I believe that our future safety and political freedoms will largely depend upon Americans recognizing, hopefully sooner rather than later, that our traditional approaches to national defense usually don't work very well. They alone cannot keep us safe from terrorism or global thermonuclear war. Furthermore, I am convinced that adversarial strategies may actually provoke attacks on our country and our planet. Sadly, the actual effect of pursuing these aggressive counter-terrorism strategies is to increase the likelihood that our worst nightmares will become realities.
The next big terrorist attack on the United States will determine the direction of our political future. As 9/11 demonstrated, Americans will support leaders who offer them reassuring security plans without demanding to know if they really are effective, reliable, cost-effective, or violate our democratic traditions.
To my mind, rubber-stamping endless homeland defense expenditures primarily insures only an illusion of security, since our “homeland” is very difficult to defend from all possible attacks. Likewise, sending our young adults off to fight un-winnable pre-emptive wars is morally unconscionable and fiscally reckless. Creating unwieldy spy bureaucracies oftentimes undermines the very freedoms such actions are meant to save. Focusing media attention on the weaknesses of our perceived enemies, and rattling our sabers self-righteously in their direction, only heightens dangerous tensions. None of these strategies will keep us safe in the long run, and none can truly solve the problems of the 21st century.
What we need to acknowledge is that there is no sure-fire way to provide safety for any single nation, or group of nations, no way to guarantee peace for only U.S. citizens and their allies. There are no constructive pathways to safety if protection is withheld from some–or any–group or nation on this unpredictable globe.
So what's the answer? Only a universally inclusive path of international cooperation and non-violence can offer any long-term safety to one and all. Before the next terrorist attack, we must embrace the ancient wisdom inherent in all religions–that violence engenders only more violence, that war creates new problems without solving old ones, and that hatred begets more hate.
People everywhere want to live their lives in liberty, and to pursue their individual and collective dreams uninterrupted by violence. The only path to the very peace we all want is a path we must all walk together; the path to peace is the path of peace. There is no way to peace; peace is the way. If we want peace and safety, we must teach it, live it, and offer it to all, just as if we lived in a world where everyone is thought of as “next-door-neighbors.”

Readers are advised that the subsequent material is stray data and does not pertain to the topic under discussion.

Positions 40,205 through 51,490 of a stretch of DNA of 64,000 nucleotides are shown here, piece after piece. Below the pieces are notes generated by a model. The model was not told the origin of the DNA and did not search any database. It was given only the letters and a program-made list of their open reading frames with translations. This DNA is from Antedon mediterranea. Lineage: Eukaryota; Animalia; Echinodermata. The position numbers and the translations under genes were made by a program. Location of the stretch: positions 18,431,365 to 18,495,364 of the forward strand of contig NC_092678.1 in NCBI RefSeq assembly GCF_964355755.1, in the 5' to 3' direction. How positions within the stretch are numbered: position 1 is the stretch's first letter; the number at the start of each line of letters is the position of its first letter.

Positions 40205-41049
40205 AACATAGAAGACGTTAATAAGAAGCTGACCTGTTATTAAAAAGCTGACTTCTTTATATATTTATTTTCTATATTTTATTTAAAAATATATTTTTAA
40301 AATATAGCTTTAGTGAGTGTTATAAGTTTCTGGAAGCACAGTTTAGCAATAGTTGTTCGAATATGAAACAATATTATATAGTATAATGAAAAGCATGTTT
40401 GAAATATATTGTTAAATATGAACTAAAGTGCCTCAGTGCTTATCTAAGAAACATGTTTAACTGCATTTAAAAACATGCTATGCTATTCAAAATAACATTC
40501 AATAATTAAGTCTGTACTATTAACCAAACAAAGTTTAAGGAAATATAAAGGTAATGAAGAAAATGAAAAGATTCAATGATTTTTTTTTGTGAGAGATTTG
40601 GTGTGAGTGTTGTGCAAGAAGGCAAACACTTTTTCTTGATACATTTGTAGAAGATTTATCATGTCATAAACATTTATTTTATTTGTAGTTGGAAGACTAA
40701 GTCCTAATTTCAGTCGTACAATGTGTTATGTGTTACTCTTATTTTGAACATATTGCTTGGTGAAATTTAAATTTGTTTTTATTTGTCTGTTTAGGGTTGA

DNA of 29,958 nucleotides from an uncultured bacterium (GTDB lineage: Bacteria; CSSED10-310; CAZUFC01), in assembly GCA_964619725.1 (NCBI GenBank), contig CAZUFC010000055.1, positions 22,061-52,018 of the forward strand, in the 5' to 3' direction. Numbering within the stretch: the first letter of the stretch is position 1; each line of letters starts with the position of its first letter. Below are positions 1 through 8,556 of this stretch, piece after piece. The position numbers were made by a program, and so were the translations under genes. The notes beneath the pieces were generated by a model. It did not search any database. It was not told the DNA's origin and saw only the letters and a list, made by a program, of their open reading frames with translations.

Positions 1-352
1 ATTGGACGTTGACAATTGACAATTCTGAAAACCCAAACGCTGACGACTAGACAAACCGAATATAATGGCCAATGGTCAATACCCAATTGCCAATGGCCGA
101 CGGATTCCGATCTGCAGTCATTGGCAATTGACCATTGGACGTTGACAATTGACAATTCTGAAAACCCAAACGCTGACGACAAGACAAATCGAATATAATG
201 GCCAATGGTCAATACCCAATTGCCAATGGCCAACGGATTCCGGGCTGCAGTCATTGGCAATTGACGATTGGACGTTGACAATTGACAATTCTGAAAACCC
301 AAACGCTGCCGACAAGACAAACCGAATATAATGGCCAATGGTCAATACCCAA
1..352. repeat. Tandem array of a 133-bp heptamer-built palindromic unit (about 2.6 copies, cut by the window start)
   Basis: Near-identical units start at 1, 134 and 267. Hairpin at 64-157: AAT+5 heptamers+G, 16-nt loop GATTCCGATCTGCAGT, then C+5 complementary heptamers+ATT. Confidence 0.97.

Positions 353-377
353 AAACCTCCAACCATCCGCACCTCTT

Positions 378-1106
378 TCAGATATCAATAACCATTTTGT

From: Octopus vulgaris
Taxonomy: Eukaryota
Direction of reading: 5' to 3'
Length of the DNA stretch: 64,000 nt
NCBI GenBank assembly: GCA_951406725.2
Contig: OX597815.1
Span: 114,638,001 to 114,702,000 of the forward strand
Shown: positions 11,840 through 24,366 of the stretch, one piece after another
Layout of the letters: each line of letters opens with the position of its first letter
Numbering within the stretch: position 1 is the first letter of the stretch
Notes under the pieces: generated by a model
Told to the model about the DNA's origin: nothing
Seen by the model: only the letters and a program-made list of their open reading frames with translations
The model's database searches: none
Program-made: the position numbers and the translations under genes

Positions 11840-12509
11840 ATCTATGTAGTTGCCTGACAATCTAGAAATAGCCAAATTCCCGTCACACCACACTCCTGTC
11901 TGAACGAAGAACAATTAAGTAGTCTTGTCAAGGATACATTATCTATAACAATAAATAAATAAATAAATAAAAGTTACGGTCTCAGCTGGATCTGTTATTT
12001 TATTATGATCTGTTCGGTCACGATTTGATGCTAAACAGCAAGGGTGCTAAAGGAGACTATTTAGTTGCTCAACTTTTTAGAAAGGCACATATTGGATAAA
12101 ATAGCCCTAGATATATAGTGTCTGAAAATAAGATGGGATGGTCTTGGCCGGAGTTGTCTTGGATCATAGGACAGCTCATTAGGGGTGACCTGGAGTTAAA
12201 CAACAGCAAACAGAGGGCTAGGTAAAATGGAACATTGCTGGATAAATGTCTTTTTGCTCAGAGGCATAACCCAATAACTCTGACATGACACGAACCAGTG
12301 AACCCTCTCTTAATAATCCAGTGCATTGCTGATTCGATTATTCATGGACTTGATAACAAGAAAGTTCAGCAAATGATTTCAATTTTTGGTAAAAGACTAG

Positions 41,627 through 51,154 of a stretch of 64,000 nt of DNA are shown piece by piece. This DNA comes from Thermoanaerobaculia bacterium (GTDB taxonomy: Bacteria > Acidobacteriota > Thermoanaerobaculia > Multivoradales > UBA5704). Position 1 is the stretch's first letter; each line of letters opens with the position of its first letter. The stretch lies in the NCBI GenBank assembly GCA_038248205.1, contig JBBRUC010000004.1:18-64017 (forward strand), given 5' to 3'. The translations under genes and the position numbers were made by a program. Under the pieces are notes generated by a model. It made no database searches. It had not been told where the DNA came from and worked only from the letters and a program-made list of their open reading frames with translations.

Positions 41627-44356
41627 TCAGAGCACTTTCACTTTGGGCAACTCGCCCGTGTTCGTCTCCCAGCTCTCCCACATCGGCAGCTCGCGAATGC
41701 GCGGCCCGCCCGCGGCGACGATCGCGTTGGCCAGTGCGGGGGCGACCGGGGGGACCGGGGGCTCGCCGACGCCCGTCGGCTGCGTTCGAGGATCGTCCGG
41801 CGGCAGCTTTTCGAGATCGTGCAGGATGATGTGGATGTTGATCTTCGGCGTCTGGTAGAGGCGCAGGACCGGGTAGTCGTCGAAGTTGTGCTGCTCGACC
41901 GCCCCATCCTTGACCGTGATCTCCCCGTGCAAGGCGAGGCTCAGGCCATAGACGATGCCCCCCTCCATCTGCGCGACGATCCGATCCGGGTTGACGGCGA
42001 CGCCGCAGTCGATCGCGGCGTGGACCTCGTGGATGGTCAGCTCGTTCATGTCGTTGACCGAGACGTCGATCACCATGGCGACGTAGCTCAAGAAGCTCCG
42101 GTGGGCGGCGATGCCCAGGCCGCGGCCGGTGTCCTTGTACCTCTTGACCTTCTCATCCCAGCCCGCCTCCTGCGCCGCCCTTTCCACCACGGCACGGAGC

The night before his death, Martin Luther King Jr., said, “The choice is no longer between violence and non-violence. It's non-violence–or nonexistence.” The world can learn peaceful ways without facing the devastation of terrorist attacks or nuclear annihilation. We can open our minds and hearts now to the practical promise of non-violence, before greater tragedies befall our world. Non-violence has come of age; it is an idea whose time has finally come.
Which path to safety will we choose during our next elections? Will we choose a police state or a peace state? Will we choose a violent, power-based path, or the path of non-violence–Jesus' path, Gandhi's path, Martin Luther King Jr.'s path–the gentle path of all those around the world who are now peacefully resisting tyrants? Either way we will be vulnerable, and will suffer some injustice; however, we need never add to the sum of injustice.
In the past, we elected many representatives based on the old politics of fear and aggression. During our next election, we hopefully can turn away from demagogues who pander to our worst fears, turning instead to leaders who show us peaceful pathways to greater global safety.
Nothing matters more than that our new leaders embrace the universal, timeless, and essential spiritual values of faith, hope, and love….
Here are a few practical suggestions for applying the principles of non-violence in our response to terrorism. We can build new peace initiatives within our Defense Department. We can develop a volunteer force of unarmed citizens to monitor violent conflicts at home and abroad. We can establish a U.S. Peace Academy, equivalent in honor, distinction, and service to our proud military academies. We can found a cabinet-level Department of Peace, to influence policy, conflict resolution, and decision-making at the highest international levels, as well as in our home towns. We can apply cutting-edge peace research to the transformation of our combative diplomatic, justice, welfare, and education systems.
Why do these things? Because I believe that:
Only faithful leaders trust in God's redemptive love for every one of earth's children, and in international dialogue and peaceful cooperative efforts, disavowing the politics of exclusion, polarization, and dehumanization;
Only hopeful leaders join with like-minded light-bearers of other nations, stand with them, work with them, and lift all nations and peoples up, leaving no one behind, and;
Only loving leaders forgive, and let go of the past–and past blame–accepting, supporting, and respecting human life everywhere, instead.
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